The Choctaw Nation of Oklahoma welcomed an executive order calling for U.S. agencies and tribal nations to work together in combating the high rate of violence against Native Americans.

President Joe Biden recently signed the executive order during The White House Tribal Nations Summit, which was resumed for the first time since 2016, to prioritize the safety and well-being of all Native Americans.

The executive order also states the Biden Administration will assist tribal governments within Oklahoma, consistent with the U.S. Supreme Court’s decision in McGirt v. Oklahoma “to build capacity to handle cases within their criminal jurisdiction, including the capacity to provide victim services.”

“We are extremely pleased the White House hosted the first Tribal Nations since 2016,” Choctaw Nation Chief Gary Batton said in a press release. “These events allow the federal government to build relations with tribes and are an important recognition of our sovereignty.”

“President Biden’s team issued strong statements of support for the Supreme Court’s McGirt decision and $15 billion for infrastructure in Indian Country,” Batton said. “These are key issues for sustaining tribal communities.”

Biden also ordered his administration to assist tribes in implementing special domestic violence criminal jurisdiction pursuant to the Violence Against Women Reauthorization Act of 2013.

The Act enables tribes to prosecute certain non-Indian defendants for domestic violence and dating violence offenses in Indian Country, and also assist tribes in implementing any relevant tribal provisions in subsequent Violence Against Women Act reauthorization legislation.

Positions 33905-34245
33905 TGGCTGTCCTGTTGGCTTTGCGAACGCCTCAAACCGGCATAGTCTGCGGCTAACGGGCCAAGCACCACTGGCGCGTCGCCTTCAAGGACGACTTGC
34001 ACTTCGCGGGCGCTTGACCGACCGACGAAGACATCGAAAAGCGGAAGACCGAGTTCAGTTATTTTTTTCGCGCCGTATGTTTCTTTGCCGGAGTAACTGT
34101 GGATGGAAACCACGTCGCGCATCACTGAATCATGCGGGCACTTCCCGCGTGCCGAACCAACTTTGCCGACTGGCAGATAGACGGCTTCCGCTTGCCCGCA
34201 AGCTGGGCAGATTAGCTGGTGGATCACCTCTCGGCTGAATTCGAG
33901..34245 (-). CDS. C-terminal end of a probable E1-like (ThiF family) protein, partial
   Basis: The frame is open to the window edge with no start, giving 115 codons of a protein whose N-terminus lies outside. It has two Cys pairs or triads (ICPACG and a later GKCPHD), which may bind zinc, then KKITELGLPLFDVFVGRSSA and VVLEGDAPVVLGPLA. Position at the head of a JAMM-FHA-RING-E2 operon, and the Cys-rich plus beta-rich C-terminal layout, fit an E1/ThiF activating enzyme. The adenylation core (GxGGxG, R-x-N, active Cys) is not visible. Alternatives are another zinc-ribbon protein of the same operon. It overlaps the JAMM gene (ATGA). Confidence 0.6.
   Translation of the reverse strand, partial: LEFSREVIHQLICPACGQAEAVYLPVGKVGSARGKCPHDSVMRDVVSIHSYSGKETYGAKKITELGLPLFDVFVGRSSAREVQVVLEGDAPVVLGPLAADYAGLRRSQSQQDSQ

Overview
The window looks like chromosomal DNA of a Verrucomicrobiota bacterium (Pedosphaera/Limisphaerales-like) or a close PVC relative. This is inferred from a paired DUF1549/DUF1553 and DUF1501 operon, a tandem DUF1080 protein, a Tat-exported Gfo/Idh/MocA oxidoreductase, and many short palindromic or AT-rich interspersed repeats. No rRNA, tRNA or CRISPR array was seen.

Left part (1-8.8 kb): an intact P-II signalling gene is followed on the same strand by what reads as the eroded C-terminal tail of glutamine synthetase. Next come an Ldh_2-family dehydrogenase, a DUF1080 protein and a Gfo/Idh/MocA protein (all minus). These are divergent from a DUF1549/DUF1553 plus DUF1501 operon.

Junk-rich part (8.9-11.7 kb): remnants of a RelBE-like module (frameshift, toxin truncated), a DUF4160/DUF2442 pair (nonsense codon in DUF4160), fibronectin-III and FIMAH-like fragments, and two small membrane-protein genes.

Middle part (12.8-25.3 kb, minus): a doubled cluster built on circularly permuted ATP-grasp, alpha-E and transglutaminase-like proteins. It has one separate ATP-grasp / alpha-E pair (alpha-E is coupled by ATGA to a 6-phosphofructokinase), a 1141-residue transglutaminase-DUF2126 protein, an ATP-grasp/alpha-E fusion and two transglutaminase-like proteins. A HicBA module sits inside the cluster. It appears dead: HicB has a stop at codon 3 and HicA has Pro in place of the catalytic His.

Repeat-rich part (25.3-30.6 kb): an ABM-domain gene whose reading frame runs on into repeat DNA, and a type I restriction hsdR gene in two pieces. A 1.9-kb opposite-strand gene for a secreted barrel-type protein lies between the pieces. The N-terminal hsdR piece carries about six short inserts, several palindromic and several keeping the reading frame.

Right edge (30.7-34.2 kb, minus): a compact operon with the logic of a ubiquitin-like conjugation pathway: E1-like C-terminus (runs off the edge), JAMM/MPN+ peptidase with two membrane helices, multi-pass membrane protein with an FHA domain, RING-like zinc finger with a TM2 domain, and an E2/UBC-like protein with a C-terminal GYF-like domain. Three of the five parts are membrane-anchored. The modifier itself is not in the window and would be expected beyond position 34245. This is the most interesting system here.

The executive order also addresses the missing and murdered indigenous women crisis and said the administration will make the issue and its underlying causes a priority.

“Generations of Native Americans have experienced violence or mourned a missing or murdered family member or loved one, and the lasting impacts of such tragedies are felt throughout the country,” the order states. “Native Americans face unacceptably high levels of violence, and are victims of violent crime at a rate much higher than the national average. Native American women, in particular, are disproportionately the victims of sexual and gender-based violence, including intimate partner homicide. Research shows that approximately half of Native American women have experienced sexual violence and that approximately half have experienced physical violence by an intimate partner.”

“We also welcome President Biden’s executive order calling for the United States and tribal nations to work together in combating the high rate of violence against Native American people,” Batton said.

The president also ordered 17 federal departments and agencies to collectively focus on protecting treaty rights held by the 574 federally recognized tribes and states that consulting with tribal leaders over policy decisions is a hallmark of the Biden administration.

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